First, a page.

Skin cancer is the most common type of cancer. One in five adults will be diagnosed with skin cancer at some point in his or her life. The risk of skin cancer is increased in individuals with a history of sun exposure, tanning bed use and sun burns, among other risk factors. It is also increased in the setting of a family or personal history of skin cancer. Most skin cancers are not life threatening, but they can invade locally resulting in functional or cosmetic deformity. Prevention and early diagnosis is the best way to limit long term consequences.
Basal cell carcinoma is the most common skin cancer accounting for approximately 80-85% of all skin cancers. While basal cell carcinomas do not typically spread to other parts of the body, they can invade locally, destroying healthy skin. Most basal cell carcinomas appear as pearly pink bumps with prominent blood vessels which crust or bleed spontaneously. They can also appear as pink scaly patches or white scars in an area with no history of injury.
Squamous cell carcinomas are the second most common type of skin cancer accounting for approximately 15% of all skin cancers. Squamous cell carcinomas grow locally but can rarely metastasize to other parts of the body in the setting of an aggressive histological variant, immunodeficiency, or if left untreated for a prolonged period of time. Squamous cell carcinomas appear as a rough or scaly pink patch or scaly or crusted bump on the skin. These lesions can also bleed spontaneously.
Melanoma is less common but one of the most serious forms of skin cancer. The incidence of melanoma is growing in the United States. Melanoma arises from melanocytes, or the cells of the skin that produce pigment. Melanoma can arise de novo, as a new mole, or more commonly, it can arise from an existing mole. (This is why recognition of a changing mole is especially important.) Melanomas are characterized by a mole with Asymmetry, irregular Borders, dark or irregular Color patterns, large Diameters or Evolving lesions. These are the ABCDE’s of melanoma detection. Melanoma prognosis directly correlates to the depth of the mole, and early diagnosis is essential to prevent invasion. Thin melanomas which are detected and treated have a high cure rate. Unfortunately, advance disease continues to be associated with a poor prognosis.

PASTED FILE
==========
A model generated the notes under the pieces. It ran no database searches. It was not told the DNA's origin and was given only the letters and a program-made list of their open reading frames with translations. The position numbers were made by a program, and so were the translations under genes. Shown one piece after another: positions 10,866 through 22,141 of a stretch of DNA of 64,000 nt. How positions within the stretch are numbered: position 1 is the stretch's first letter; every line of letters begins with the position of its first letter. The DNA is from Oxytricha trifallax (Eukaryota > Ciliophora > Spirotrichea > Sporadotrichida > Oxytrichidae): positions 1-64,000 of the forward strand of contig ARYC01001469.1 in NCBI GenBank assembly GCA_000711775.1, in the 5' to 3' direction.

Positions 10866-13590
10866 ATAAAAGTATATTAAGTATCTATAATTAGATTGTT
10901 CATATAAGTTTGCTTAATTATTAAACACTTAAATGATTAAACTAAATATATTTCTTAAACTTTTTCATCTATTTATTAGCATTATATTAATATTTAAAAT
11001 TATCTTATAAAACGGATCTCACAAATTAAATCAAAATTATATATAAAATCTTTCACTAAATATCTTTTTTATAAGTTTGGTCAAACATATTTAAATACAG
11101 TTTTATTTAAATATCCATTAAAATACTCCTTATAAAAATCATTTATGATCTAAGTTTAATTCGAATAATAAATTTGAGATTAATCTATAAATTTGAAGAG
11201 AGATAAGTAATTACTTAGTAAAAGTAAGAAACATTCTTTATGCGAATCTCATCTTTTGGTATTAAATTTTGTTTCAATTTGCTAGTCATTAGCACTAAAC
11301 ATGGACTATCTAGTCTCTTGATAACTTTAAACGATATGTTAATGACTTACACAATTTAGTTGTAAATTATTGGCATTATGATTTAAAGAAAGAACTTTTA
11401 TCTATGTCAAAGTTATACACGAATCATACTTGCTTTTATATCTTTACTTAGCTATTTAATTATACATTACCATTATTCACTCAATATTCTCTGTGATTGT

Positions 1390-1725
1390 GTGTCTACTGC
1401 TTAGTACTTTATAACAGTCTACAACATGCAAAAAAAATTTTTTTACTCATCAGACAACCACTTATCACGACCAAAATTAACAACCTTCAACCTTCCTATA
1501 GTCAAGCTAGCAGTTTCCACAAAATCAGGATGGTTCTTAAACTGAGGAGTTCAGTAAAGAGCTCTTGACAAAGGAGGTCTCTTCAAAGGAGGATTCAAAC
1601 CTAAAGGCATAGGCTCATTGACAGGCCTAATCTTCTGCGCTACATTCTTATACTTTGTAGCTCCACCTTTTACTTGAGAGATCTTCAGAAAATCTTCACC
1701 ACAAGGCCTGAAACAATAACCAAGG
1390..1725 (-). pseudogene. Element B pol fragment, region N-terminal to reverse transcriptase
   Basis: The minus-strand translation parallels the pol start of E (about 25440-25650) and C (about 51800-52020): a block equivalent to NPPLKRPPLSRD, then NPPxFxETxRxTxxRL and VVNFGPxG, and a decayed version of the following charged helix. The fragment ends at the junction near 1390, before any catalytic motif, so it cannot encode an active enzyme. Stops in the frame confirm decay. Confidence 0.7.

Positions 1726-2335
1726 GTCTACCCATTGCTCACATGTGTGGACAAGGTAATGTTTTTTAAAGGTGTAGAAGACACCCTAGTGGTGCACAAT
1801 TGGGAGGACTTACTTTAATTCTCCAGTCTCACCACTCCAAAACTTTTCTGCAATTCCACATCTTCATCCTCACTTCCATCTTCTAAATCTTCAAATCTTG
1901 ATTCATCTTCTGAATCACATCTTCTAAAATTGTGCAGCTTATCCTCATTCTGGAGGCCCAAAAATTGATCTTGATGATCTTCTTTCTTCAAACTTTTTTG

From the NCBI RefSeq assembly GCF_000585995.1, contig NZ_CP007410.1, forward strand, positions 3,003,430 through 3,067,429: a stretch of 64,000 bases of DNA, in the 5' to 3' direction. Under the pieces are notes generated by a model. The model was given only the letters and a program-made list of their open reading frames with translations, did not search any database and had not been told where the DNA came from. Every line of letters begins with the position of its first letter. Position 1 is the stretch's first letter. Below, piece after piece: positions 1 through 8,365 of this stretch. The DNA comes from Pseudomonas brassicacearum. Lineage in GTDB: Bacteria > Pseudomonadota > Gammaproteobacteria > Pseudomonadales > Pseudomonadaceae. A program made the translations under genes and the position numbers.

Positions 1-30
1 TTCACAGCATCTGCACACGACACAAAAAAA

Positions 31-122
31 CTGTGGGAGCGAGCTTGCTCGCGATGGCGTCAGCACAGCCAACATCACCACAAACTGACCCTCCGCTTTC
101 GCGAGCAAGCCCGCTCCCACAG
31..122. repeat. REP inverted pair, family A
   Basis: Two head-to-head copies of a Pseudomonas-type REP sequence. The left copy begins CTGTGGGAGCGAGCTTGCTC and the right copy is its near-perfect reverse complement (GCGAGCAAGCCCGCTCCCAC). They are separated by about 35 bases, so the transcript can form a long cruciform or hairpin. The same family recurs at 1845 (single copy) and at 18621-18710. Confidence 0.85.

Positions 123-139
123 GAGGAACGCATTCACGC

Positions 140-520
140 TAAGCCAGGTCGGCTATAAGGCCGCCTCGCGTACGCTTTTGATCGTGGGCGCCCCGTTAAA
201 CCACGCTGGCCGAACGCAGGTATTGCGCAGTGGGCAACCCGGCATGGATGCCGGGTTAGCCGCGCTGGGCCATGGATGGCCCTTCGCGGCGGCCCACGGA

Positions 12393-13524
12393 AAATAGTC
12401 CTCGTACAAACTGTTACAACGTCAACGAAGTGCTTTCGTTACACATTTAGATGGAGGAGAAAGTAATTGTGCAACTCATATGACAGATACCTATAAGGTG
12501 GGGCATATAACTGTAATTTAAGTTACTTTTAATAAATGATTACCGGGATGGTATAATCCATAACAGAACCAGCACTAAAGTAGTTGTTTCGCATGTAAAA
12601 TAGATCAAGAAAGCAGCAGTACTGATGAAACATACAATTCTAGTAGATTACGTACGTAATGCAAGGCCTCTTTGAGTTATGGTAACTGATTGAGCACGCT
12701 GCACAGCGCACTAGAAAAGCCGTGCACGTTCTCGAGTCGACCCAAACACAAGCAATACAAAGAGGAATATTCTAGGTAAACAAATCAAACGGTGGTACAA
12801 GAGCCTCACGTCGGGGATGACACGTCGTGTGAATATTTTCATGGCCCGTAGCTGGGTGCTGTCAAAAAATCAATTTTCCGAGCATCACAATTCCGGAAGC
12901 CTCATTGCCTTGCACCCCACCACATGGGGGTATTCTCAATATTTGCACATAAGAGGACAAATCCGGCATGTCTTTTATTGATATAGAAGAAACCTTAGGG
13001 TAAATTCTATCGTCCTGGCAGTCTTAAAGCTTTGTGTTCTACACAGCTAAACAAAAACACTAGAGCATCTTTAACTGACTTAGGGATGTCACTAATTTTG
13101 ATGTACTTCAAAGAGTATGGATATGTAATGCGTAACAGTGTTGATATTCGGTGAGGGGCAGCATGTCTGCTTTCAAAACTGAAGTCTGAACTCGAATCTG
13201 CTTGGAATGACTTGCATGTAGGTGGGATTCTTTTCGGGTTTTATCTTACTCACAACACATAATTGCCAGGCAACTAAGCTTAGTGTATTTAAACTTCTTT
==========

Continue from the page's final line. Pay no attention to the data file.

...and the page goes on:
There are a number of other rare forms of skin cancer. These include dermatofibromasarcoma protuberans, atypical fibroxanthoma, sebaceous adenoma, extramammary Paget’s disease, merkel cell carcinoma and others.
Please call (480) 434-6600 to schedule a consultation if you have questions about your diagnosis.